ABC said it would introduce a bevy of soapy dramas and several sitcoms over the course of the 2012-13 season. It's part of an effort by the Disney-owned network to restock its programming grid after the departure of "Desperate Housewives" and to counter the aging of "Grey 's Anatomy" and "Private Practice."
The network has had some promising starts in the current season, including the launch of campy drama "Revenge" on Wednesdays and fantasy-centered "Once Upon a Time " on Sundays. At the same time, ABC has had only limited success in capturing audiences ages 18 to 49. Thanks to "The Voice" and its broadcast of the Super Bowl in the TV season now ending, NBC is breathing down ABC's neck.
"We've made a good start, but we've got a lot of work to do," said Paul Lee, ABC's entertainment chief, in a conference call with journalists Tuesday.
With the aim of generating more viewers, ABC will move "Revenge" to 9 p.m. on Sundays and introduce an offbeat comedy to follow "Modern Family" on Wednesdays. The network has also canceled some dramas, including "The River," "Missing" and "GCB."
ABC left Monday night untouched, stocking the evening with "Dancing with the Stars" at 8 p.m. this fall and "Castle" at 10 p.m., with "The Bachelor" moving into the 8 p.m. slot in January.
Tuesdays will start off with "Dancing with the Stars" at 8 p.m., followed by two returning comedies, "Happy Endings" at 9 p.m. and "Don't Trust the B---- In Apartment 23" at 9:30 p.m. Drama "Private Practice," once a Thursday mainstay, has moved to the 10 p.m. Tuesday slot.
Two new comedies will take over the 8 p.m. slot on Tuesdays once "Dancing" ends its fall season. "How to Live Life With Your Parents (for the Rest of Your Life)," featuring Sarah Chalke as an uptight single mother forced to move back in with her freewheeling parents, will premiere at 8 p.m. "The Family Tools," at 8:30 p.m., focuses on an underachiever who must take charge of his father's handyman business.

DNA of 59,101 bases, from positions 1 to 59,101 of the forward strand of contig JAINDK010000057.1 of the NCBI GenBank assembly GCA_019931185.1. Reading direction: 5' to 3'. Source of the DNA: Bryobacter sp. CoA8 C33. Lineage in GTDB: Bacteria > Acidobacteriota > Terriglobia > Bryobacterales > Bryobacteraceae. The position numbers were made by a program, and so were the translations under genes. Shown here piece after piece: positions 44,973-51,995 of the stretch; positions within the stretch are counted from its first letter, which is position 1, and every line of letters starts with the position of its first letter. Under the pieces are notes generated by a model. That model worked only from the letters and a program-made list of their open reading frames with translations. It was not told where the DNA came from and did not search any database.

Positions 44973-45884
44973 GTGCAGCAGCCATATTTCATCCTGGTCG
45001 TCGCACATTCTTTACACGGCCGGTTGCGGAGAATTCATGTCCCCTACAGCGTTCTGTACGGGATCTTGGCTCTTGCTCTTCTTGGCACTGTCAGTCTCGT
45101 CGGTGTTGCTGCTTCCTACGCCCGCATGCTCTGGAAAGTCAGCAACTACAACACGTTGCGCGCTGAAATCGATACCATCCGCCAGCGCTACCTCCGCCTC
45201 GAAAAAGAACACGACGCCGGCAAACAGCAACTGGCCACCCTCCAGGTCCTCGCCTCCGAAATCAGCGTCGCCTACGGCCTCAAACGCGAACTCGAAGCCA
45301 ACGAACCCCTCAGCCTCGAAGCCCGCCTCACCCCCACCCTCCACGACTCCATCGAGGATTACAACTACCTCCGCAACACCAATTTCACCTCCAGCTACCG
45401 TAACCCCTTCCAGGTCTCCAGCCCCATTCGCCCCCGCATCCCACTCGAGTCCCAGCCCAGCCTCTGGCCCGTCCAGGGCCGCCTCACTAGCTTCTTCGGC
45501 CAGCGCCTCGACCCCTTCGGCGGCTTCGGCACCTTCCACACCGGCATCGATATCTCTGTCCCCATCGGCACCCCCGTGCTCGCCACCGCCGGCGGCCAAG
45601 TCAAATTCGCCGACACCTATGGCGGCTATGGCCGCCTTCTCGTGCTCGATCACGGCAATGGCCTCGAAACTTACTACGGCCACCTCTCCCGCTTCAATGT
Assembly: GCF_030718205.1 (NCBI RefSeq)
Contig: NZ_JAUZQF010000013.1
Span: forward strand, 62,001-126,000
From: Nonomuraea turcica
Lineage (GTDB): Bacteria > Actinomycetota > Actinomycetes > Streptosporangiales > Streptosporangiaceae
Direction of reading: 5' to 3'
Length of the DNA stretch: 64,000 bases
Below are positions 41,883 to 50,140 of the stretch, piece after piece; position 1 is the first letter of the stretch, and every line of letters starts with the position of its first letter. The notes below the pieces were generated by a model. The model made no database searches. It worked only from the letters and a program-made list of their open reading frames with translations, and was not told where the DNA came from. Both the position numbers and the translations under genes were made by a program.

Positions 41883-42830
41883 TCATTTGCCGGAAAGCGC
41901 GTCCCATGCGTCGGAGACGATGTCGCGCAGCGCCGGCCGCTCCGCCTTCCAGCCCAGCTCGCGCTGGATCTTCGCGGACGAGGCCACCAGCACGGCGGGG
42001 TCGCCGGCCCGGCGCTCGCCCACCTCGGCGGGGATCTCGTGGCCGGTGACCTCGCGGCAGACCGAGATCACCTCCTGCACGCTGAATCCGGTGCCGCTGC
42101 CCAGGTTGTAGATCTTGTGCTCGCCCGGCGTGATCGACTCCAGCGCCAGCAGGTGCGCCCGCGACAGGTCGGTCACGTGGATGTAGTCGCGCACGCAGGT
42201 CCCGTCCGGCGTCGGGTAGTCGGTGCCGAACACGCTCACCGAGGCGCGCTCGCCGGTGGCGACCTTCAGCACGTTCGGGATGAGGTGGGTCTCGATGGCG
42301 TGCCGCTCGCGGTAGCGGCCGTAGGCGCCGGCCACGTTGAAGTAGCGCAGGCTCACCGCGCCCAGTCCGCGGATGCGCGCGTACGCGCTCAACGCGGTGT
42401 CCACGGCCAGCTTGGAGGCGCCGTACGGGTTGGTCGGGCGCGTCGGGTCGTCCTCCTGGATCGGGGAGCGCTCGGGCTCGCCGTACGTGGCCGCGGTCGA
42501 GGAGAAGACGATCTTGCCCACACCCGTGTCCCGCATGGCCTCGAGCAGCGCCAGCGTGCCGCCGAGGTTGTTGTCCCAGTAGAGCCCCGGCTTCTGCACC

Wednesdays, already known as a comedy night for the network, remains largely the same, with "The Middle" and "Suburgatory" filling the 8 p.m. hour, and "Modern Family" at 9 p.m. "Neighbors," a new comedy at 9:30 p.m., focuses on a family who moves into a gated community only to discover that all the residents are members of the alien Zabvronian race.
ABC will use the 10 p.m. hour on Wednesdays to introduce a drama, "Nashville," featuring Connie Britton from "Friday Night Lights" as a fading country star working furiously to keep her fame from slipping away.
ABC is shaking up Thursdays slightly by adding a drama called "The Last Resort" at 8 p.m. The series, starring Andre Braugher, tells the story of U.S. submarine crew members who find themselves branded as rogue because of circumstances not of their own making. "Grey 's Anatomy" returns at 9 p.m., while "Scandal" is back for its sophomore year at 10 p.m.
Fridays will initially see "Shark Tank" at 8 p.m, "Primetime: What Would You Do" at 9 p.m., and "20/20" at 10 p.m. In November, the 8 p.m. hour will be filled with comedies: the returning "Last Man Standing," followed by newcomer "Malibu Country." That sitcom star Reba McIntyre and Lily Tomlin and centers on a middle-aged country singer who moves to southern California. "Shark Tank" will be moved to 9 p.m., but "20/20" will continue at 10 p.m.
Mr. Lee said he hoped to revive a tradition of family-oriented comedy on Fridays. ABC was once known for its "TGIF" slate, which included "Boy Meets World," "Family Matters," "Perfect Strangers" and "Full House." The strategy was in place from 1989 to 2000, with a brief return in 2003 and 2004. "I think it's time again for Friday night to be a destination again for broad family entertainment," he said.
As usual, Saturdays will be devoted to college football.
ABC's Sunday lineup features "America's Funniest Videos" at 7 p.m., "Once Upon A Time " at 8 p.m. and "Revenge" at 9 p.m., with a newcomer, "666 Park Avenue," at 10 p.m. Based on a book by Gabriella Pierce, the drama concerns residents of a strange New York building that maintains a dark hold on everyone who lives there.
The network has reserved several programs to add at mid-season, along with a 13-episode order of "Body of Proof." ABC said it had prepared three new dramas as well. "Zero Hour" stars Anthony Edwards, best known for his role in "E.R.," as the publisher of a paranormal-enthusiast magazine who is drawn into a mystery when his wife is abducted. "Red Widow" tells the tale of a mother who must defend herself and her three children from gangsters. And "Mistresses" stars Alyssa Milano in a drama about a group of female friends and their complex relationships.